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Scots burghs, ‘privilege’ and the Court of Session in the eighteenth century

Published online by Cambridge University Press:  17 October 2016

Worcester College, Oxford, OX1 2HB, UK


A striking feature of the history of the Scots burgh in this period, and of bodies within it, was their readiness to resort to legal redress in the Court of Session, Scotland's leading civil court. The law was a regular and often intrusive presence in burgh life, a means by which burghs, guildries and trades incorporations defended their privileges. This article will explore this propensity in relation to what it can tell us both about urban identity and the constitution of urban community in this period, but it will also begin to examine the role which the law may have played in the re-constitution and re-shaping of urban community. In other words, it will consider the law and judgments made in the Court of Session as active forces in a wider process of governance. We know relatively little, in fact, about this dimension of urban governance, but the surviving record is a rich one and demands much more systematic examination.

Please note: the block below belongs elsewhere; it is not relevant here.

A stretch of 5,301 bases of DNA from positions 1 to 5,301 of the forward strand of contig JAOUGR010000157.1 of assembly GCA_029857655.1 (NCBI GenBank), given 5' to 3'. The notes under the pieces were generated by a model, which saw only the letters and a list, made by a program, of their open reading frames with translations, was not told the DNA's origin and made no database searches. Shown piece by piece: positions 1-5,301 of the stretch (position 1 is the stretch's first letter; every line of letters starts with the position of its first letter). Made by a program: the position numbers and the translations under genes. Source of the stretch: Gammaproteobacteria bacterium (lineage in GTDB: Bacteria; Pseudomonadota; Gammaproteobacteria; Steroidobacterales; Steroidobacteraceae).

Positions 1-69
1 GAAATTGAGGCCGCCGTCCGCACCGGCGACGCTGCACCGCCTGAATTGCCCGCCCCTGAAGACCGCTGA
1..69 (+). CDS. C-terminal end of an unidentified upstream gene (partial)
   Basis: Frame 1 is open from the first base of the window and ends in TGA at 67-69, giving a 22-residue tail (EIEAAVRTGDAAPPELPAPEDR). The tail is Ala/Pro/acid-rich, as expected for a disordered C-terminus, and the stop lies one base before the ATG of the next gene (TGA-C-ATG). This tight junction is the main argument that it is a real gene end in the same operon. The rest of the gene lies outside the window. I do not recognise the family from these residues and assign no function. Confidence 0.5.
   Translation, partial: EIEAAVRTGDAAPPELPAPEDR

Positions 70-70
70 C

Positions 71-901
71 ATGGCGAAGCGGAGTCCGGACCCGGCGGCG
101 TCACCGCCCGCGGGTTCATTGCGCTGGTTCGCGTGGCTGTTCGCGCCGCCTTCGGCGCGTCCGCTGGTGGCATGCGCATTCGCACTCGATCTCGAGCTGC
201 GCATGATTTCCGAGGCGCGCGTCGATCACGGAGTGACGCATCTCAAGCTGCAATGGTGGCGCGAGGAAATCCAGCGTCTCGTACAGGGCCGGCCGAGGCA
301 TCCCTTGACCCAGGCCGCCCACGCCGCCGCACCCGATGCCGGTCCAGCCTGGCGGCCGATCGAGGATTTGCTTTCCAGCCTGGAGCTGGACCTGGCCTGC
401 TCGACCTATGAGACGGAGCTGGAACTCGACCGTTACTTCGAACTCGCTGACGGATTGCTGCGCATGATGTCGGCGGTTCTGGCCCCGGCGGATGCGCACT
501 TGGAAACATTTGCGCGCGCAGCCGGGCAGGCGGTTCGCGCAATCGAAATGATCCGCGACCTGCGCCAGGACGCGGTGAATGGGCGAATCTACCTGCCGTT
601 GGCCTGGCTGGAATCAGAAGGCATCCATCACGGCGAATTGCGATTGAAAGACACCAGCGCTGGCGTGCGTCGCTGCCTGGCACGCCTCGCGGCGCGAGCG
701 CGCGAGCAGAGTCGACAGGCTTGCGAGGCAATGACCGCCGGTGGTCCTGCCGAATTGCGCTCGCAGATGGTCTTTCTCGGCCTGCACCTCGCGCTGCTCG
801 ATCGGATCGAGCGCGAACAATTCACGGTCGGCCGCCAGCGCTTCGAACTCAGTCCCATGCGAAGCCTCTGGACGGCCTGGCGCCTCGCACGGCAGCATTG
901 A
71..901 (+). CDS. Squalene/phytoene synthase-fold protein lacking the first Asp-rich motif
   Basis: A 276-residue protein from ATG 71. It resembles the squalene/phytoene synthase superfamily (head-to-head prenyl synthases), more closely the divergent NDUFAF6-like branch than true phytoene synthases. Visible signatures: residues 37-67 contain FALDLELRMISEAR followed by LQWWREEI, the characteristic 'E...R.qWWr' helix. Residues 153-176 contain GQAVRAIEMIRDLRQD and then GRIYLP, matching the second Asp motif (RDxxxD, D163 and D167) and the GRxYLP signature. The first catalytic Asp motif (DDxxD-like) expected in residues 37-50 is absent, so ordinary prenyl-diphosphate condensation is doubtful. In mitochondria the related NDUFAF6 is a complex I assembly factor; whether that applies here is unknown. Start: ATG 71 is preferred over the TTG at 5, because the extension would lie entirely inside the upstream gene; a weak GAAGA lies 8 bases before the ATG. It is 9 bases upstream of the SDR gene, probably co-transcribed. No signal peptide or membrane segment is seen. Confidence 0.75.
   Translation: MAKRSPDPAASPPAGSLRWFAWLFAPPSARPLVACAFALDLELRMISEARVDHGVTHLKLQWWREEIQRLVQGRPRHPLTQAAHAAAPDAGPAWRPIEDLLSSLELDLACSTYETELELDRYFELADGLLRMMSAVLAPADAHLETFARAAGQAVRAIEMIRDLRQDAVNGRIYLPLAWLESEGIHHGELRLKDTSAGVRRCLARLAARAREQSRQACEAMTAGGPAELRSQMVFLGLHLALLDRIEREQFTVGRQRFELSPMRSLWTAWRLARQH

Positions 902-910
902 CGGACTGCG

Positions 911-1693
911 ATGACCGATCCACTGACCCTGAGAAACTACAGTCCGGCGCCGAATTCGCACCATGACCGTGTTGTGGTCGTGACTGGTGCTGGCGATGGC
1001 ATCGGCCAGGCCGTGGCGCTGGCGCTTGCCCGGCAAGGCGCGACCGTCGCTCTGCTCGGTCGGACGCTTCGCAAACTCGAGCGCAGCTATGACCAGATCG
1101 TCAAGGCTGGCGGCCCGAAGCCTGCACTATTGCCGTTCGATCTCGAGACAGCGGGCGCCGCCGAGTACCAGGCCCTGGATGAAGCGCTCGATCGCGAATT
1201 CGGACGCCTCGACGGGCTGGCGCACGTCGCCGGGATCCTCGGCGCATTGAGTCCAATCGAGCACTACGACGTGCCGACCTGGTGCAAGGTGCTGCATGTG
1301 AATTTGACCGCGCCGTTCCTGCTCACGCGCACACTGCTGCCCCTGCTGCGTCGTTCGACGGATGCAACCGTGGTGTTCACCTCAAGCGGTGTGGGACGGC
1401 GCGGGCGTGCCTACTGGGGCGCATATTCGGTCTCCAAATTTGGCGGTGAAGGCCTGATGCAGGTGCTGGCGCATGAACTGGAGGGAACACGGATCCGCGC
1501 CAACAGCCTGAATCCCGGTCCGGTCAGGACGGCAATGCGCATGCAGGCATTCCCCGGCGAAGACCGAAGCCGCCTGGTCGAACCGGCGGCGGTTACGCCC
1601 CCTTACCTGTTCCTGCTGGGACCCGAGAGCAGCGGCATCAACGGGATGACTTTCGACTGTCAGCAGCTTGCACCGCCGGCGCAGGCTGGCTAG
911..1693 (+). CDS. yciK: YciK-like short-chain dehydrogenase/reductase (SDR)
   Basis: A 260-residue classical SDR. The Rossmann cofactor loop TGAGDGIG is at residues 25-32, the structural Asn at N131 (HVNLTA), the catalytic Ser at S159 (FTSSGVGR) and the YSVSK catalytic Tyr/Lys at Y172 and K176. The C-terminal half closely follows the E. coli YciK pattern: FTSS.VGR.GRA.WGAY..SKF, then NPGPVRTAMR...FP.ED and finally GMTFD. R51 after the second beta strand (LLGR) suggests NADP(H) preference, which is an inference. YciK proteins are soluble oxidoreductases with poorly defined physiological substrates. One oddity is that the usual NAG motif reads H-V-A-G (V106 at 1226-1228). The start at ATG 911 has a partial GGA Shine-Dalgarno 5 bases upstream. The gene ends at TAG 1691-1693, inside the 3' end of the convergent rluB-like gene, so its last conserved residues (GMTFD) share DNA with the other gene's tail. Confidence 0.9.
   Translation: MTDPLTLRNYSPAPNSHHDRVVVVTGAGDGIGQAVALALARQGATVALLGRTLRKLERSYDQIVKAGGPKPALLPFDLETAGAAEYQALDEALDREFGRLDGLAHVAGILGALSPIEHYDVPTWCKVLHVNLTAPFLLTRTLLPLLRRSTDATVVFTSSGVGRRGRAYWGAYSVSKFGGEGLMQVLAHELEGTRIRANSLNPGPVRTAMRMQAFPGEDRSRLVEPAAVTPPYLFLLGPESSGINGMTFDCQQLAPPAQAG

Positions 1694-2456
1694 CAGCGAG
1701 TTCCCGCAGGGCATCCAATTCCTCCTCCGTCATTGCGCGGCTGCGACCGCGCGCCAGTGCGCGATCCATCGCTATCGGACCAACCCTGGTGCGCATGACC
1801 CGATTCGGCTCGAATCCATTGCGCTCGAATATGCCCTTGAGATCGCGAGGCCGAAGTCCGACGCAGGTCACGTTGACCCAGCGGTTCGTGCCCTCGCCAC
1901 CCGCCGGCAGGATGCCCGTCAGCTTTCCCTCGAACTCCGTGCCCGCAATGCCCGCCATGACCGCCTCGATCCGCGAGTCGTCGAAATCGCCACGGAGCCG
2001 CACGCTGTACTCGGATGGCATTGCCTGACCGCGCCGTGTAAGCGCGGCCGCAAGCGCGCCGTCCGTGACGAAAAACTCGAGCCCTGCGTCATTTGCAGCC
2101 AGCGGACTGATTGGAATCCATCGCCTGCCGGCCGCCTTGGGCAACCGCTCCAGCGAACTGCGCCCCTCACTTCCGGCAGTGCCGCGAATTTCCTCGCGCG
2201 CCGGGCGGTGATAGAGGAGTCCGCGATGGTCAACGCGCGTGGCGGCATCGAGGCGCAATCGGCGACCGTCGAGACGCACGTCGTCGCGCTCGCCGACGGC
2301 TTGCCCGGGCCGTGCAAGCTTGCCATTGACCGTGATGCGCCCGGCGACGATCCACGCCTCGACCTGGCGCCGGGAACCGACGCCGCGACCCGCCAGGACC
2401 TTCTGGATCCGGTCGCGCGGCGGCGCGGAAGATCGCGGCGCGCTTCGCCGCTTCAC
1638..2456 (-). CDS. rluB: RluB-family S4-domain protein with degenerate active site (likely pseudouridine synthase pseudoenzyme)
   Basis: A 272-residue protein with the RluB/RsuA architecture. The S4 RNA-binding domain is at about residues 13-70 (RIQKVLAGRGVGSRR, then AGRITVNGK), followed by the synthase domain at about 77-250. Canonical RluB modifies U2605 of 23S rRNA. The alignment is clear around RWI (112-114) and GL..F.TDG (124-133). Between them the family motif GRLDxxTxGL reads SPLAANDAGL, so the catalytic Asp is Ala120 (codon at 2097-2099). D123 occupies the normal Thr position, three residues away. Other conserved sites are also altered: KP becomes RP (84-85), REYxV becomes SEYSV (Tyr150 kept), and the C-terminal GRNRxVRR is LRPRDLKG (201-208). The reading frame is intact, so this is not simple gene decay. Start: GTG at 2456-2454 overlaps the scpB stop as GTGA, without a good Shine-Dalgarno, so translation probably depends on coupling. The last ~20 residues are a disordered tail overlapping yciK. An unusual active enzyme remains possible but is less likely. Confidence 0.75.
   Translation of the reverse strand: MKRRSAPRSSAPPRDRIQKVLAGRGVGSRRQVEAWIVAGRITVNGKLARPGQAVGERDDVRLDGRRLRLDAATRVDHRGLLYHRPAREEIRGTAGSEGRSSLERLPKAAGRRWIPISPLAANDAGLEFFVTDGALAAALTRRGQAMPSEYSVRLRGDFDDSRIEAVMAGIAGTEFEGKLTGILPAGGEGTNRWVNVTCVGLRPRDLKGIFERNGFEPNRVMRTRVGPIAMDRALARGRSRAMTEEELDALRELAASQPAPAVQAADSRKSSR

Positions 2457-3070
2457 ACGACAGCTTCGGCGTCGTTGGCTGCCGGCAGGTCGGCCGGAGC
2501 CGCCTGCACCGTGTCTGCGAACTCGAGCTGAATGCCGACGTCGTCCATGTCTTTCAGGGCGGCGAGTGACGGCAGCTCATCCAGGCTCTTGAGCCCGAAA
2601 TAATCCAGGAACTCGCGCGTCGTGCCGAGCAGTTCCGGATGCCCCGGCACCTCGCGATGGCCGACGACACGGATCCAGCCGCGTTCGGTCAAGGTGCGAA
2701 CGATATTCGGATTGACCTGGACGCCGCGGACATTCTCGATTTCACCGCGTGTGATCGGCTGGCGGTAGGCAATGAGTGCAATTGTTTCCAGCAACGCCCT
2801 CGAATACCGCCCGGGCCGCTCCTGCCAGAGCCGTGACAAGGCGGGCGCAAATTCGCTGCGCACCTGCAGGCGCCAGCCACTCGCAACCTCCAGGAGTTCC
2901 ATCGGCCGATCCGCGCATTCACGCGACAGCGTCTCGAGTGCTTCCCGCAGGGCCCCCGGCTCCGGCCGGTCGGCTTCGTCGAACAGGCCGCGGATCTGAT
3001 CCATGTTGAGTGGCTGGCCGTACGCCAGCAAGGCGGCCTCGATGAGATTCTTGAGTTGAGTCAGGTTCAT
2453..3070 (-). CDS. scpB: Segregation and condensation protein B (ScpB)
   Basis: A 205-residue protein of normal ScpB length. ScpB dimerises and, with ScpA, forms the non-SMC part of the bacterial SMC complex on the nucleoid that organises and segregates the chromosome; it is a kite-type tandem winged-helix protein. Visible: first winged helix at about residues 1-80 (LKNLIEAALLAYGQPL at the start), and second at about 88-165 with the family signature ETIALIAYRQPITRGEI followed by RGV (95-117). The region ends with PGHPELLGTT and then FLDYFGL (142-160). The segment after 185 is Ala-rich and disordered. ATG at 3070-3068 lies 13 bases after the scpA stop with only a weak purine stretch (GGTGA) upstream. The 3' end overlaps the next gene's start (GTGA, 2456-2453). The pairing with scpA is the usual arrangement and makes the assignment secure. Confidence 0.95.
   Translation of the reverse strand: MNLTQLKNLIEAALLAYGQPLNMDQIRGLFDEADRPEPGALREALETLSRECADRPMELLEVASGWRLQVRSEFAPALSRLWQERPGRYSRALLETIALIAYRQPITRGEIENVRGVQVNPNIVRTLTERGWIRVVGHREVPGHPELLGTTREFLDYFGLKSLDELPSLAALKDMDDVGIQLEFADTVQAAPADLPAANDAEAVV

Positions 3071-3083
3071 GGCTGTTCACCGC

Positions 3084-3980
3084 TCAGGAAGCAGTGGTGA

Special section: Communities, courts and Scottish towns
Copyright © Cambridge University Press 2016 

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1 Johnston, B., General View of the Agriculture of the County of Dumfries (London, 1794), 910 Google Scholar.

2 On developments within the Scottish grain market in this period, see Whatley, C.A., ‘Roots of 1790s radicalism: reviewing the economic and social background’, in Harris, B. (ed.), Scotland in the Age of the French Revolution (Edinburgh, 2005), 2348 Google Scholar; idem, ‘Custom, commerce and Lord Meadowbank: the management of the meal market in urban Scotland, c. 1740–c. 1820’, Journal of Scottish Historical Studies, 32 (2012), 1–27.